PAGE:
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Wednesday, January 9, 2019

A Virtual Reality Study With 7th And 8th-Graders Found Girls Learned Most When The VR-Teacher Was A Young, Female Researcher Named Marie, And Boys Learned More From A Flying Robot

University of Copenhagen News
08 January 2019


The teacher is just as important in a virtual learning environment as in a normal classroom, but a new study shows that boys and girls differ greatly in terms of how they learn best: Boys learn best when their virtual teacher comes in the form of a drone, while girls get more knowledge from VR-teaching when they are taught by a young, female researcher-type named Marie.

Few years from now, students in schools all over the world will receive part of their education in virtual learning environments. Wearing VR-goggles the students will be able to enter 3-dimentional, simulated places and situations that they would normally not have access to because it would be too expensive, too dangerous or physically impossible. Teaching via VR-technology is spreading widely these years and international studies predict that this will revolutionize the way we learn.

Using VR, students can learn about the cells in the human body while “travelling” into the bloodstream, or “explore” the degree of plastic pollution in the oceans. They can also conduct complicated experiments using expensive lab-equipment and dangerous chemicals, just by putting on a pair of VR-goggles that immediately offers very realistic and lively experiences.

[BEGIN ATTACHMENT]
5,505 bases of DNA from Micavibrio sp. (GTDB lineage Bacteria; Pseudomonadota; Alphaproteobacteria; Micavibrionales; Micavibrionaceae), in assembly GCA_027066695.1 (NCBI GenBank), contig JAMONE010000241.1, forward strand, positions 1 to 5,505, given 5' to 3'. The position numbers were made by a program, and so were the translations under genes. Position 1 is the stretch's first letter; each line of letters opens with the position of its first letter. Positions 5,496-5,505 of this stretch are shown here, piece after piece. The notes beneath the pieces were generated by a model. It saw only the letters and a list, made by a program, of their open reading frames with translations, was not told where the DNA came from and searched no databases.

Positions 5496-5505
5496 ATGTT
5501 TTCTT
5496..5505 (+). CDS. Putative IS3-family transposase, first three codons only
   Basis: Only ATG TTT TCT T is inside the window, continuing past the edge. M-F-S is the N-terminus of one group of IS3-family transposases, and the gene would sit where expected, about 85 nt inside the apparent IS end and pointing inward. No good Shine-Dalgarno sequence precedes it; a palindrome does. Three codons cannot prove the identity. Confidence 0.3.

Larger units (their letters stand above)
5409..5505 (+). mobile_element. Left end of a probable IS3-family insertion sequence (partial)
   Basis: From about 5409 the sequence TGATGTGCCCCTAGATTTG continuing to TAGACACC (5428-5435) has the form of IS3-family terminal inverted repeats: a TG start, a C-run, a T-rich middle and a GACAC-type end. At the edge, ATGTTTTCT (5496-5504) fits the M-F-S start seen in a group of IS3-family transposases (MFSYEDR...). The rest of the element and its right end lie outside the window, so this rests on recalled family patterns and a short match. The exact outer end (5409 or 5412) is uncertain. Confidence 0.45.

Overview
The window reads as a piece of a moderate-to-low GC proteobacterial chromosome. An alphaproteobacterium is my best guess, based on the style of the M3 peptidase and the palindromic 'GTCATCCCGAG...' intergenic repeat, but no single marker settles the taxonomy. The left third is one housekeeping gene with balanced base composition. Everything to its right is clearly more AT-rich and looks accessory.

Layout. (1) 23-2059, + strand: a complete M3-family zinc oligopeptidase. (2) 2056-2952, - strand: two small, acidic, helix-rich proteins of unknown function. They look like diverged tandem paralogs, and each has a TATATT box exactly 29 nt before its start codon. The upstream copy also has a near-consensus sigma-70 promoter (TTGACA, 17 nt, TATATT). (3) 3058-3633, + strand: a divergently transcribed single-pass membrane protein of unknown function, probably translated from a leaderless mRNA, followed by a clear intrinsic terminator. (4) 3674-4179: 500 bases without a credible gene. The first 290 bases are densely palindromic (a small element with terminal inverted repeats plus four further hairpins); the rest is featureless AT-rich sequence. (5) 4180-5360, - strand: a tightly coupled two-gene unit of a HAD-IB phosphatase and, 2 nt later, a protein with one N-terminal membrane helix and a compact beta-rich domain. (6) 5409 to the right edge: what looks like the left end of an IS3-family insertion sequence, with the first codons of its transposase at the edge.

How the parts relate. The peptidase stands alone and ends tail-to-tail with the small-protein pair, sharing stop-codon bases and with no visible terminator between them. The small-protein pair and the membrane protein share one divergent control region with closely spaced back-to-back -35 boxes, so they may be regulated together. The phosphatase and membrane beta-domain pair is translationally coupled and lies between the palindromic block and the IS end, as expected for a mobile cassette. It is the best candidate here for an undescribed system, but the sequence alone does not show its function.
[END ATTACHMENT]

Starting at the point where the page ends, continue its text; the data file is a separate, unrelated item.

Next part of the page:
According to several of these reports, the cost of VR-technology will be reduced so much over the next 2-3 years that it will be included in everyday classroom teaching for around 15 million students across nations before 2025. This prognosis is backed by large investments in developing VR for teaching by tech-giants such as Apple, Google and Samsung.

But the rapid growth of VR-technology in teaching is a new and relatively un-tested field, and at the University of Copenhagen Associate Professor in Psychology Guido Makransky investigates how, why, and in what settings VR-learning provides an advantage over traditional methods and media, so society´s investments in VR-technology can be used in the most beneficial way.

Read more at The University of Copenhagen.


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